Corneal inlays and corneal onlays are small lenses or other optical devices that are inserted into the cornea to improve reading vision. A few of these devices resemble very small contact lenses.
The primary purpose of these devices is to enhance near vision and decrease the requirement for checking out glasses in older adults who have presbyopia.
As their names recommend, corneal inlays and onlays differ in where they are implanted within the cornea: corneal onlays are put near the surface of the eye, directly under the thin outer layer of the cornea called the epithelium; inlays are put deeper in the cornea – in the thicker middle layer called the stroma.
Since they are implanted deeper in the cornea, corneal inlays might be more stable and deliver more predictable and long-lasting outcomes than corneal onlays. For these factors, it appears corneal inlays will likely be the preferred device for physicians and patients thinking about this refractive surgery choice.
Corneal inlay surgery in some cases can be combined with LASIK surgery to fix both presbyopia and nearsightedness, farsightedness and/or astigmatism. (This is thought about an “off-label” use of the procedure in the United States, meaning the U.S. Food and Drug Administration (FDA) will permit an eye surgeon to perform the combined procedure, even though it has not yet been formally authorized by the FDA.)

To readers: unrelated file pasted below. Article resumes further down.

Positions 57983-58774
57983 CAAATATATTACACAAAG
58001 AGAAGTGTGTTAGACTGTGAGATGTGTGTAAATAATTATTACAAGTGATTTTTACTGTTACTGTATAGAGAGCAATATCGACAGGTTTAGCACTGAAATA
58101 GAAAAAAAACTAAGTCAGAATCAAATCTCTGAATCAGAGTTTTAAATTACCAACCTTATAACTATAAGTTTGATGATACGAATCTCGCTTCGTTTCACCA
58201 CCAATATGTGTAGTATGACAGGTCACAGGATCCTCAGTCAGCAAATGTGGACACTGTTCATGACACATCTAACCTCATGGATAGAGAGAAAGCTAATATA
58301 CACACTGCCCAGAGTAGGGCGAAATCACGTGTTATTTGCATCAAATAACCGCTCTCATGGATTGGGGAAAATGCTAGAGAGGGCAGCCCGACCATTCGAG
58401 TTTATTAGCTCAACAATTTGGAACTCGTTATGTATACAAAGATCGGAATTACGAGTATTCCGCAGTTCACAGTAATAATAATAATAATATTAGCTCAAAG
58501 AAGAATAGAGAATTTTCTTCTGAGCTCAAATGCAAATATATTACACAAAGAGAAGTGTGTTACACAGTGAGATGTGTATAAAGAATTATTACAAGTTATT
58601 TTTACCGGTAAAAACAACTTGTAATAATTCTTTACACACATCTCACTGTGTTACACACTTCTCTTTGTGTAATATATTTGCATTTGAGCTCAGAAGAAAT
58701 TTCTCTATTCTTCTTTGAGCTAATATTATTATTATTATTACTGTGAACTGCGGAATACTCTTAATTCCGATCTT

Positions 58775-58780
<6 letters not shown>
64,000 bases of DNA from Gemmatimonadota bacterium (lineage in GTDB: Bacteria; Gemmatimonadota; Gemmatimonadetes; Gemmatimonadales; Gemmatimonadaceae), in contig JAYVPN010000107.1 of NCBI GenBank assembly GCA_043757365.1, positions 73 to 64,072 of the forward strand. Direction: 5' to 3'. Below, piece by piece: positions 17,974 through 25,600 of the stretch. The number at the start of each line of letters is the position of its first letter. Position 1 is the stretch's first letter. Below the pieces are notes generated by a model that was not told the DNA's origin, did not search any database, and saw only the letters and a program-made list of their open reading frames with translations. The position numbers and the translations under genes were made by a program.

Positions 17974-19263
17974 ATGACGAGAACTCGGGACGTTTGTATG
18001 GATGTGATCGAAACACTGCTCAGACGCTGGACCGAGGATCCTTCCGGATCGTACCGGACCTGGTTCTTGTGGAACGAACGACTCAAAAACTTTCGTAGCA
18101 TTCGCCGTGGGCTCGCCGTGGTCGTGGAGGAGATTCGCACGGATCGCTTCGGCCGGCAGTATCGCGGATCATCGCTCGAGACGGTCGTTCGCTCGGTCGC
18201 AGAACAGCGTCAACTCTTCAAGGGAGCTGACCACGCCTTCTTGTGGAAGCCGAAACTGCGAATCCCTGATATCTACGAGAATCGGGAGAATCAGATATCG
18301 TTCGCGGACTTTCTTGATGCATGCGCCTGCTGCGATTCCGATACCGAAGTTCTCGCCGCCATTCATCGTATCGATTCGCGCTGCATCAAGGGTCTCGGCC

Corneal inlay surgery is less invasive and may have fewer risks than phakic IOL procedures, which include implanting lenses further back inside the eye, either straight behind or in front of the pupil.
Likewise, since no corneal tissue is removed during inlay surgery, this procedure may be a good alternative for people whose corneas are too thin for LASIK or PRK.
Kamra Corneal Inlay Review
In April 2015, the Kamra inlay became the first corneal inlay to get FDA approval for use in vision correction surgery carried out in the United States. Developed by AcuFocus, the Kamra inlay also is commercially available in almost 50 nations worldwide.
The Kamra inlay is designed to decrease or get rid of the need for checking out glasses amongst people in between the ages of 45 and 60 who have good distance vision without glasses however have problems seeing up close due to presbyopia.
The Kamra inlay is really small and thin – it’s simply 3.8 mm in diameter (about one-quarter the size of a soft contact lens) and 6 microns thick (less than one-tenth the density of a typical human hair, or about the diameter of a single red cell).
The inlay has an opaque external ring and a tiny (1.6 mm diameter) main opening. When implanted in the cornea, the Kamra inlay is positioned so its central opening is directly in front of the pupil of the eye. This produces a “pinhole video camera effect,” which expands the variety of clear vision to bring near items into sharper focus while keeping clear range vision.
The Kamra inlay generally is implanted in the non-dominant eye. This enables both eyes to see at distance, while the Kamra inlay improves near vision.
The procedure takes less than 15 minutes and can be carried out in the eye surgeon’s workplace. Healing time might vary from individual to individual. No stitches are needed.
Raindrop Near Vision Inlay
The Raindrop Near Vision Inlay, established by Revision Optics, acquired FDA approval in June 2016 for presbyopia surgery performed in the United States.
Formerly referred to as PresbyLens in the United States and Vue+ in Europe, the tiny (2.0 mm size) clear inlay is made from medical-grade hydrogel plastic just like that used for soft contact lenses and has optical characteristics that are practically similar to the human cornea, according to the company.